On a small scale this event can be a lot of fun as well as hard work and usually ends with a BBQ and a few beers. I supplement this weeding frenzy by constantly hand weeding the biggest weeds as I wander round. Part of the watching grass grow! Of course, we also harvest puha and dandelion either for ourselves or the chooks.

In England puha is known as sow thistle I believe, but here in New Zealand it is best known as a delicacy much treasured by the Maori country folk - it can be delicious picked young and boiled with some pork bones.

I have seen dandelion leaves on sale in French markets and they make a tasty addition to salads - again they have to be young and tender. Dandelion flowers make a wonderful wine.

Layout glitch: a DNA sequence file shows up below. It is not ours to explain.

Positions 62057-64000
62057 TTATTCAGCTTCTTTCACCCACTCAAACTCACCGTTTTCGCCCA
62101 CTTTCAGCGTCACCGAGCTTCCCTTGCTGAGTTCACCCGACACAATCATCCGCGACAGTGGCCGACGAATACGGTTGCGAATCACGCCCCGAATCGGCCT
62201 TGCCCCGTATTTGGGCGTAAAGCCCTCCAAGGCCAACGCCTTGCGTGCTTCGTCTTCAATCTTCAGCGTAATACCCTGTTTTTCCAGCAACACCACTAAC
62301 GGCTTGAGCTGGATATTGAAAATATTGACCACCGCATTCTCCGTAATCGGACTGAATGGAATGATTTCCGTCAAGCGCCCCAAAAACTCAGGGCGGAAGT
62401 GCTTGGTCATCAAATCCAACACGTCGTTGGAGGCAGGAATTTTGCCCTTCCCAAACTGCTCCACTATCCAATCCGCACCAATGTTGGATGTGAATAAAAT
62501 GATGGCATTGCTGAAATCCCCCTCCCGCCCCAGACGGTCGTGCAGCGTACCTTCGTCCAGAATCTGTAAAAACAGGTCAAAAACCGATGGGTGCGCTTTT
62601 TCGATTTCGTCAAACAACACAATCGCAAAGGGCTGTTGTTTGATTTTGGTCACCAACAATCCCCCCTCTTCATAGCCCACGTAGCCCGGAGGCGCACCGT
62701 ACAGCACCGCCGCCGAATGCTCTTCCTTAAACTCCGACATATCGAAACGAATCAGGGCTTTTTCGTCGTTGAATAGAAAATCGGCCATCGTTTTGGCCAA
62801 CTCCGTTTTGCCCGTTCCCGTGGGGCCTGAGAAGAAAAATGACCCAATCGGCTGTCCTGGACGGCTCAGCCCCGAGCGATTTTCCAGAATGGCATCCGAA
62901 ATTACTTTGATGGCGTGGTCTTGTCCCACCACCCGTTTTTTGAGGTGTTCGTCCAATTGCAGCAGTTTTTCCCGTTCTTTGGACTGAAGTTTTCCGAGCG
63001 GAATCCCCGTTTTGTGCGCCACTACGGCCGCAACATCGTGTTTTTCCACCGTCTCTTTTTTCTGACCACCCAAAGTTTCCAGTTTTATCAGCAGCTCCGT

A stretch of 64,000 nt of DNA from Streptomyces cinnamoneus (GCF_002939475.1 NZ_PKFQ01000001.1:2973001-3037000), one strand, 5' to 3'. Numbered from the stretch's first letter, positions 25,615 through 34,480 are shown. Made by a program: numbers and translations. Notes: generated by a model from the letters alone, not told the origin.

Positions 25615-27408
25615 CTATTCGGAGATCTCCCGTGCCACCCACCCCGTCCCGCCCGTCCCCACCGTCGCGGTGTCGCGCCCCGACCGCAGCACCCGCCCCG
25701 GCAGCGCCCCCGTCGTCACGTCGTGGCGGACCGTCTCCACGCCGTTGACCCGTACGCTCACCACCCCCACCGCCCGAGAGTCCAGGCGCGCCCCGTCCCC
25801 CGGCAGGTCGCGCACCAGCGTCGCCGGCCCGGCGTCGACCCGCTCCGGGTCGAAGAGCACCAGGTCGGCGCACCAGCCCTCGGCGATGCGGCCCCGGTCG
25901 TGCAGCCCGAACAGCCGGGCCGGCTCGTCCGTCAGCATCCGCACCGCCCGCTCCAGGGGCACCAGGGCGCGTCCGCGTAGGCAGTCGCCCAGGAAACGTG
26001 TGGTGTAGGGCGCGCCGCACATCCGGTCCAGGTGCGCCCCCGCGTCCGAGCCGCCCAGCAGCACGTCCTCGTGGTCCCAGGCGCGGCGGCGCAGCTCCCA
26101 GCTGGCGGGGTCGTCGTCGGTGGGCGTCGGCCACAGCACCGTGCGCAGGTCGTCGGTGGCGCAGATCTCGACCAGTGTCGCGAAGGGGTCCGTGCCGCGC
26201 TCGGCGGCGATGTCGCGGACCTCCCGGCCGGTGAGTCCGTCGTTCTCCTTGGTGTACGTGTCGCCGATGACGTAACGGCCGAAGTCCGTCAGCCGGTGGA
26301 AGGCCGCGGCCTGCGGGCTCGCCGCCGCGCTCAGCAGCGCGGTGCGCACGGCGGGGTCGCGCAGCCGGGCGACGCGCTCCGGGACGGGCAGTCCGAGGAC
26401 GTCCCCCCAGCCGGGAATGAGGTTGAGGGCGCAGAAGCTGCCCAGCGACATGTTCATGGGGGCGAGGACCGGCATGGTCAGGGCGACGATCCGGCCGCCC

One of the big problems we have here is kikiku grass. This is resistant to drought and is frost tender but we are getting warmer winters so it has not been discouraged. It is a rampant triffid like grass, spreading out long tentacles that actually climb up trees or fences if left alone.

Animals - notably horses - do not like it very much unless there is nothing else but it does provide green fodder even in the driest summer.

Hens useful as mowers?
It is also amazing how much grass and weeds free-range hens devour; they like it fairly short to start with, then they will keep it cropped short - even if generously manured. If only they could be toilet trained they would be wonderful lawn-mowers....

Reassurance in the normalcy of the return of Spring
With the events of September 11 so dominant in all our minds it has been hard to write of something as mundane as life on my lifestyle block; but there is a reassurance in the normalcy of the return of Spring and the urgency of new life everywhere.

Grass has been the basis of human farming since time immemorial - and I would like to end with a quote from Walt Whitman:

I believe a leaf of grass is no less than the journey-work of the stars.